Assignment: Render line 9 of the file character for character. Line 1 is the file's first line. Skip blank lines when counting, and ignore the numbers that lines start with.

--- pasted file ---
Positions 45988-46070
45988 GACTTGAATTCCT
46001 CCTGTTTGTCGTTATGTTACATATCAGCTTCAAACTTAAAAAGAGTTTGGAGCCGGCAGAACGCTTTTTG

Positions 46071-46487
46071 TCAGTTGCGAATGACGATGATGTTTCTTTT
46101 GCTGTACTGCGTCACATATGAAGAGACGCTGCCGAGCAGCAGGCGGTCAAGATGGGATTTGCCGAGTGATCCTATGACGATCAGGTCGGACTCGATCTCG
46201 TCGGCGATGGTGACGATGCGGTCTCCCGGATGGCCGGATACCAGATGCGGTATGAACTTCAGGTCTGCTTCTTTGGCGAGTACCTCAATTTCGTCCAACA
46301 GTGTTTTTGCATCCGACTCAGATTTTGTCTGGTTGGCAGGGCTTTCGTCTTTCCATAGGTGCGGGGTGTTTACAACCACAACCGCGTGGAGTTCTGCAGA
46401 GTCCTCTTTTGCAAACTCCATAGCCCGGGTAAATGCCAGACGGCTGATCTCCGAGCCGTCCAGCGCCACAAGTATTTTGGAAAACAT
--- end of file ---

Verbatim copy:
46401 GTCCTCTTTTGCAAACTCCATAGCCCGGGTAAATGCCAGACGGCTGATCTCCGAGCCGTCCAGCGCCACAAGTATTTTGGAAAACAT